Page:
The Dow Jones Industrial Average topped 20,000 for the first time in history this week, and many are asking if this is the time to get out of the market. Buy low, sell high, right?
This is a question I have been asked ever since I first started as a financial advisor in 1985. At that time, the Dow hit 1500 for the first time ever, and the talk at all the Christmas parties that year was about the market being “too high.” Ever since then, usually when the Dow hit a notable high water mark like 5,000, 10,000, and 15,000, the question of the market being “too high,” and whether it made sense to get out would surface again and again.
It seems many people view an event like Dow 20,000 as some kind of a ceiling for the stock market, past which it would be impossible, or certainly foolhardy, to go.
The truth is, IT’S JUST MATH! The long-term average return for the S&P 500 Index has been in the 10-11% range. It varies slightly depending on the starting date you select. So anyone investing new money into the stock market today (or leaving existing invested money in the market) has a very reasonable expectation, based on historical averages, of earning that rate in the future as well. Whipping out my trusty financial calculator, I see that if the Dow averages 10% per year going forward, it will surpass 134,000 in 20 years, 215,000 in 25 years, and 348,000 in 30 years.
This means that someday in the not-too-distant future, people are going to be looking back just as wistfully at Dow 20,000 as we do today when thinking of the Dow 1500 of 1985. Shoulda, woulda, coulda.
Now, can the Dow drop back to some scary level in the short-term? Absolutely, and it probably will happen at some point, if history is any guide (and it’s the best guide we have). There are many risks we face today that could derail the current bull market, not least of which is our new president’s twitter posts. But the possibility of a frightening market drop doesn’t mean that we should try to do something to preclude that possibility.
The stock market has been likened to a yo-yo going up the stairs. Yes, it does go down frequently, but it’s being carried up the stairs so over time, the successive highs and lows of the yo-yo trend steadily upward, like the graphic to the right. Anyone, at virtually any point in the past, who got frightened out of the stock market by what always turned out to be short-term downward volatility (even when violent and terrifying) wound up making a terrible mistake. Will this history repeat itself over the next 30 years? There’s absolutely no reason to doubt it will. No more catastrophic words to someone’s personal financial wellbeing have been spoken than, “It’s different this time.” It’s actually not different, it only feels like it.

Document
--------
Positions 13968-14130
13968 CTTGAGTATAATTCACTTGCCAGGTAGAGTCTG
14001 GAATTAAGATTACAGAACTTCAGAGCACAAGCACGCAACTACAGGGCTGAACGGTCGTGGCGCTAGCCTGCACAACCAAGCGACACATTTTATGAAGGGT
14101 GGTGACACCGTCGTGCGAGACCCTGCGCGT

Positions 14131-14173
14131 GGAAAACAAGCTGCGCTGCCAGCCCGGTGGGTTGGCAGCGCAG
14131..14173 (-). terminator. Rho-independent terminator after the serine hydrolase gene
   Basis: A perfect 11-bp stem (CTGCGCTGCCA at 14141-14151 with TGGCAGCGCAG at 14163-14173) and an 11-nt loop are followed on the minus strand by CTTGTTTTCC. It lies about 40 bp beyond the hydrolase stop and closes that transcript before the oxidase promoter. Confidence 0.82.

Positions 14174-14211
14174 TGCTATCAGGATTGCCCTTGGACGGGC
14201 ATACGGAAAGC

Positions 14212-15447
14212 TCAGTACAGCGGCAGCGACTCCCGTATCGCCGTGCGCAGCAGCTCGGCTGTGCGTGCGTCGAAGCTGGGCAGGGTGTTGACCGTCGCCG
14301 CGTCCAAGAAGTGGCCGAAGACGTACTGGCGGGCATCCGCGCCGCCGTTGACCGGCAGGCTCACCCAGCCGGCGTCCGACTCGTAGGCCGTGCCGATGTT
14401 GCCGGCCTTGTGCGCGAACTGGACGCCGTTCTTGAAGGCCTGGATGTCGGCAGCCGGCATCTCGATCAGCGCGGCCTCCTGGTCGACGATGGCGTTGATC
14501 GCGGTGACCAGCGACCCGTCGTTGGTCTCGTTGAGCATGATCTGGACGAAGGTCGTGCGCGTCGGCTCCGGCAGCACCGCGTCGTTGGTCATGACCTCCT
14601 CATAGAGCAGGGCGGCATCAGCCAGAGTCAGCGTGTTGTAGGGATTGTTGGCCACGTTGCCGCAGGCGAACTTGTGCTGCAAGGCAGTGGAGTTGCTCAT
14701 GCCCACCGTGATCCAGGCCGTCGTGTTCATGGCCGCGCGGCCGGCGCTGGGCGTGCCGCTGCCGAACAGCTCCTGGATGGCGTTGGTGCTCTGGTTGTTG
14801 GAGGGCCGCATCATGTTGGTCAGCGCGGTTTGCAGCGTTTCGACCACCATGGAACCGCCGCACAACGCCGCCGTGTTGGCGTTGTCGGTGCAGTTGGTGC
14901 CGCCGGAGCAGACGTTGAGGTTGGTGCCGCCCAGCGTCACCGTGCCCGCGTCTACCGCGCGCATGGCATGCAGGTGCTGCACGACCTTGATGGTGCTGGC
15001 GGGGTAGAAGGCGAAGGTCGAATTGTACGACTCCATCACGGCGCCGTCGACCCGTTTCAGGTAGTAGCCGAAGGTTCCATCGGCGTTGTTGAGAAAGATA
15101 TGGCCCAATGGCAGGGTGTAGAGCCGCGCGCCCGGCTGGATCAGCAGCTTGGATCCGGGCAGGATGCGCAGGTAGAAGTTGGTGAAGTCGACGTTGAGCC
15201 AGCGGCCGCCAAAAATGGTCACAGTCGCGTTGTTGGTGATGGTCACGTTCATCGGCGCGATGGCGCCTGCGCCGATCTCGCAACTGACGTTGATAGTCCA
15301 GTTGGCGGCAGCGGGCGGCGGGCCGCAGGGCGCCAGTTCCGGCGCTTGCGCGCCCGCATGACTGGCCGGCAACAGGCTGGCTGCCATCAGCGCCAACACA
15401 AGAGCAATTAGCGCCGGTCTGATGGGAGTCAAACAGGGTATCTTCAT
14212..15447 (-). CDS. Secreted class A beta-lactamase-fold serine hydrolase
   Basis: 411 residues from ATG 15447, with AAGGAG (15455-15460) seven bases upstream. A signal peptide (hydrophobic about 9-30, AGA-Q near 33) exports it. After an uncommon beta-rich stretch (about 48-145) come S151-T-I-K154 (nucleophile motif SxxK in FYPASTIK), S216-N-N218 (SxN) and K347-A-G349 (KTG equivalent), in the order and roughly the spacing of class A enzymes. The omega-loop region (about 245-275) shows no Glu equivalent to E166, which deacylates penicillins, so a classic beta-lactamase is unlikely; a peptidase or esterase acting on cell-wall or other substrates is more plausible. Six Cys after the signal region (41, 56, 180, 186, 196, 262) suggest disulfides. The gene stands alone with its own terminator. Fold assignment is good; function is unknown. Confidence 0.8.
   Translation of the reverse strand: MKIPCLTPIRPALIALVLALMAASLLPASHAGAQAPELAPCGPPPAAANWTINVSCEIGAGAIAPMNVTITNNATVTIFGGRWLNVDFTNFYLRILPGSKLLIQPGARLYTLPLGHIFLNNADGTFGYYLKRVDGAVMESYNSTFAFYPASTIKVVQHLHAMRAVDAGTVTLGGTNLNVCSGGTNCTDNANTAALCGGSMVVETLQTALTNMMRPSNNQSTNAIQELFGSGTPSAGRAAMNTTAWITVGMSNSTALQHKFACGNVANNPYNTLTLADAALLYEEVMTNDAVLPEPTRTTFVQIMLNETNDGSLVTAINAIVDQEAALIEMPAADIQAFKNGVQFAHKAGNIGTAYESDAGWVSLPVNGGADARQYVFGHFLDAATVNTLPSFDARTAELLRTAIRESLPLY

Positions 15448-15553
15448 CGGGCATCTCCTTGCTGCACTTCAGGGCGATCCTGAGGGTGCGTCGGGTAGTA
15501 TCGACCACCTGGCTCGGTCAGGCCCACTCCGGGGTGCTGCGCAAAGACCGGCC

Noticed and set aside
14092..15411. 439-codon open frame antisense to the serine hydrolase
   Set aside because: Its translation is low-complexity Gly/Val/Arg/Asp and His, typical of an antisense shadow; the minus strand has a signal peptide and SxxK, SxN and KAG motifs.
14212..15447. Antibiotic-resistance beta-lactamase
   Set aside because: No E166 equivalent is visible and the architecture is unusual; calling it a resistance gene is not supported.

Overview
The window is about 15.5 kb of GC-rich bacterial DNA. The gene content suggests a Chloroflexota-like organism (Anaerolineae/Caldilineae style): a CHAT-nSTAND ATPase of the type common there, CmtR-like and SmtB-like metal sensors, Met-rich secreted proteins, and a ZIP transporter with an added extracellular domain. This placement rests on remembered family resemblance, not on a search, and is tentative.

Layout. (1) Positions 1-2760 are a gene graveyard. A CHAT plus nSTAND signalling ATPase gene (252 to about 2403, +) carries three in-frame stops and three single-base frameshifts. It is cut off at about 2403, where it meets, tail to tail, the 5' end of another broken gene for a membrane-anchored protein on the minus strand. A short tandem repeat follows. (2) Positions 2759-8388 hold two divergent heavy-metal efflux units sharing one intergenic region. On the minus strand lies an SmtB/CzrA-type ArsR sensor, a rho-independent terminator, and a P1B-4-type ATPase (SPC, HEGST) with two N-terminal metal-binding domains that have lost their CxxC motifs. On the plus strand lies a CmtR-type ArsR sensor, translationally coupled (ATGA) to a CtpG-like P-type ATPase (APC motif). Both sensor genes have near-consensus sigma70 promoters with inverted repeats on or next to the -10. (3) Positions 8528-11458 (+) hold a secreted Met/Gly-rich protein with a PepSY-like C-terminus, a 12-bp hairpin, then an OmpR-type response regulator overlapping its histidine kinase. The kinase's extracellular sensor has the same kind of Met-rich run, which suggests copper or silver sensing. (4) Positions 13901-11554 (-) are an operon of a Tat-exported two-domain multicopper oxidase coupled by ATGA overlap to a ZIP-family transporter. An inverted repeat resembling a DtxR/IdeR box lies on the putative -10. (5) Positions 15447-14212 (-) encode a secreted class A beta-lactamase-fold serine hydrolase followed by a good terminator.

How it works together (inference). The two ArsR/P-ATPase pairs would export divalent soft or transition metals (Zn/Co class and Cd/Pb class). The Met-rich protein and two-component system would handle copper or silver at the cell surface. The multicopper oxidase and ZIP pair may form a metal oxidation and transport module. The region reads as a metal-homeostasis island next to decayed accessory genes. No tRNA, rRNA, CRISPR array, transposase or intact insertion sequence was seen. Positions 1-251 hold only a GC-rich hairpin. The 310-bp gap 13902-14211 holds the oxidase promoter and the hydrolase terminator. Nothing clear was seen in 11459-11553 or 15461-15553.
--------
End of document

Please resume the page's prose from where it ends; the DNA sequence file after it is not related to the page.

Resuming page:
So, yes, there is exuberance in the markets today, but is it irrational? It depends on your perspective. The United States is transitioning from a decade of monetary stimulus (low interest rates and very loose money supply vis the Federal Reserve), to fiscal stimulus provided by tax cuts and increased government spending on infrastructure. This is a big change in tactics by the federal government and it will undoubtedly have widespread impact on our economy. Most economists think the impact of these moves will be positive, although the twin possibilities of increased tariffs and trade wars loom as brakes to prevent exuberance from becoming euphoria.
The visual of the yo-yo going up the stairs is not going to be permanently changed by the Trump administration. If one can simply tolerate the volatility that the stock market delivers with great regularity, he or she can expect to be richly rewarded with outsized returns over the long term. If, however, volatility is not tolerable to you, Dow 20,000 is a great opportunity to make a permanent exit and leave the great returns the markets provide to those with a stronger stomach.